We Must Stop Ignoring the most Crucial Rape Statistic

Trigger warning: rape/sexual assault

Approximately 85,000 women are raped in England and Wales every year. And while discussion of rape and rape culture has grown in the media recently there’s something we’re still not talking about.

British Crime Survey figures show that 90% of rape victims know the identity of their attacker and over half are assaulted by a partner or ex-partner. So why are we spending so much time creating devices designed to help keep women safe from strangers outside of the home?

Things like the underwear that can’t be ripped or cut and rape alarms feed into one of the biggest myths about rape, that it only happens down dark alleyways and in empty car parks by strangers at midnight. 
No. Women are raped in their homes, workplaces, gyms. Places where you wouldn’t necessarily be ‘on guard’ and certainly not wearing your anti rape underwear or having your keys sticking through your fists like Wolverine.

Only around 10% of rapes are committed by ‘strangers’. Around 90% of rapes are committed by known men, and often by someone who the survivor has previously trusted or even loved. People are raped in their homes, their workplaces and other settings where they have previously felt safe. Rapists can be friends, colleagues, clients, neighbours, family members, partners or exes. Risk of rape shouldn’t be used as an excuse to control women’s movements and restrict their rights and freedom. — rapecrisis.org.

90% is a statistic most people like to overlook and I can’t say I blame them, it’s a horrific statistic. I’m not writing this to scare anyone but this is information that is routinely ignored which I believe has a direct impact.

Knowing your attacker can delay the assault being reported, if it’s reported at all. Rape Crisis reports that around only 15% of those who experience sexual violence file a report with the police.

If you’re attacked by someone you know, it’s common to feel confused about whether or not it was rape. It can feel embarrassing to acknowledge that your good friend has assaulted you. You question everything and that’s not even taking into account the psychological effects of rape which include, flashbacks, depression, fear of pregnancy and STI’s etc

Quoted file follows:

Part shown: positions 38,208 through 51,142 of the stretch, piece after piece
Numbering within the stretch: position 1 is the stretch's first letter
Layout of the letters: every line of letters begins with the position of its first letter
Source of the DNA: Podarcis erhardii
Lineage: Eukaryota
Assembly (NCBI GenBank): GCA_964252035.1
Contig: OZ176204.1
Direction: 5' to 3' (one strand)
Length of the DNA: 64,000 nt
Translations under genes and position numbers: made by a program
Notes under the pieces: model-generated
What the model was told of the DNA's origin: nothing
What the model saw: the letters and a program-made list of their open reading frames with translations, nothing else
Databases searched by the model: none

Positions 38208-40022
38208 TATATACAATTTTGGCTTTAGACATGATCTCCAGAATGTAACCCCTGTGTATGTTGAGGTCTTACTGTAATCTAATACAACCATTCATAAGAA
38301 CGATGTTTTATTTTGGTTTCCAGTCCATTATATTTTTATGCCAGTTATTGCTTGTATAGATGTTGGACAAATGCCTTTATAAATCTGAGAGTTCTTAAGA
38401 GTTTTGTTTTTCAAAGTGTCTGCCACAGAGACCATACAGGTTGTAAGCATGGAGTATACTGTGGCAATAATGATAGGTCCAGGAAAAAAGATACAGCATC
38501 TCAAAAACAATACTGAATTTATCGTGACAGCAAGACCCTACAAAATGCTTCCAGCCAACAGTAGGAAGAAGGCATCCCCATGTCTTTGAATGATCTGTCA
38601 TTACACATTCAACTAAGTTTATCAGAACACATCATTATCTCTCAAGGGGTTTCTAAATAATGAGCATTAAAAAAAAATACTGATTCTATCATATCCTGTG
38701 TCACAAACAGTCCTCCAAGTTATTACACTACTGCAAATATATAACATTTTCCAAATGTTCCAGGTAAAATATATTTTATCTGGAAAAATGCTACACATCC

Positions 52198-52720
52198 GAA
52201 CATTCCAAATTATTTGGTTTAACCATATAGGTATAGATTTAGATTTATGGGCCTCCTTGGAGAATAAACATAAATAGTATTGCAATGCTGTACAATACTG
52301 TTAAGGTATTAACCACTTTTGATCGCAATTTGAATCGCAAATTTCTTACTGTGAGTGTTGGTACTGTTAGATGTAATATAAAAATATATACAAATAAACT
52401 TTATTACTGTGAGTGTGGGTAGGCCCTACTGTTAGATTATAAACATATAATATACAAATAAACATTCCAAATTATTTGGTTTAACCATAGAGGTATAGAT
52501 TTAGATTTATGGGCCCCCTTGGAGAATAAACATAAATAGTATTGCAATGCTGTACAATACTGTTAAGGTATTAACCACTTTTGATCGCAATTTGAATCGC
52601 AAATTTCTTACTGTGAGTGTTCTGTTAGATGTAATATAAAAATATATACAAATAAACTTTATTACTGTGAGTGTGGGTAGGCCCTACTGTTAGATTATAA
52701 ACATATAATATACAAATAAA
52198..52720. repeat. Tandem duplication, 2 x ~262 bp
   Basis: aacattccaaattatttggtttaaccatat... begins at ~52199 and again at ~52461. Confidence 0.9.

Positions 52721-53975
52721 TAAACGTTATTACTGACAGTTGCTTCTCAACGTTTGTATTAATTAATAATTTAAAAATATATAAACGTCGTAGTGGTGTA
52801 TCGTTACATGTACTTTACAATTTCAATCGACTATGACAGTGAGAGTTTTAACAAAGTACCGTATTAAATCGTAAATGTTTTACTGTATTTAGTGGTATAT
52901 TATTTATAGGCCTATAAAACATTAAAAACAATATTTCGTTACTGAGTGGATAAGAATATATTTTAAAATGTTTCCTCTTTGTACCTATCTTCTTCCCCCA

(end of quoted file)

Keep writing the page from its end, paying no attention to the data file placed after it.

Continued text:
When a woman knows her attacker, this information is used to muddy the waters if the attacker is arrested and brought to court. Defence lawyers in these cases are more than willing to discredit you and put your sexual history under the microscope. We’ve seen it time and time again in the media. Most recently with a judge (Justice Robin Camp) who asked a sexual assault victim why she could not “just keep her knees together” and later told the victim “pain and sex sometimes go together”.

In 2015 the Office for National Statistics (ONS) showed sex crimes had rocketed by 41% in the last year, this is why sustained funding for support for sexual assault victims is crucial.

Earlier this year the government announced new funding for victims of sexual assault — Over £550,000. 
Funding provides vital services including training staff to assist victims, boosting rape support centres, and establishing a helpline for victims of sexual abuse.

So, what can we do, armed with this information?

We must stop ignoring the 90%.
We need to talk about consent, what rape is and we need to start teaching men about it as early as possible.

Men grow up with an entitlement to women’s bodies and it starts in the playground. You know, the pulling pigtails and calling girls names, which is always passed off as acceptable behaviour “ it just means he likes you” NO. NO NO NO. None of this ‘boys will be boys’ bullshit.

Rapists don’t tend to think of themselves as rapists. They’ll say just about anything to justify their behaviour using any excuse..she was flirting with me, we’d had sex before, they way she dressed, asking for it.

Too many young men who are accused of rape don’t seem to fully understand that what they’re doing IS rape, it IS assault. Consent is key, conversation and education are important. Sex education in schools and parents have the greatest responsibility when it comes to educating kids about consent. Sex education needs to be an ongoing conversation, not just a few classes at age 11, not just one conversation about the birds and the bees.
It needs to move along with the students, and address the different aspects to sexual maturity.

We cannot afford to ignore the 90% any longer.

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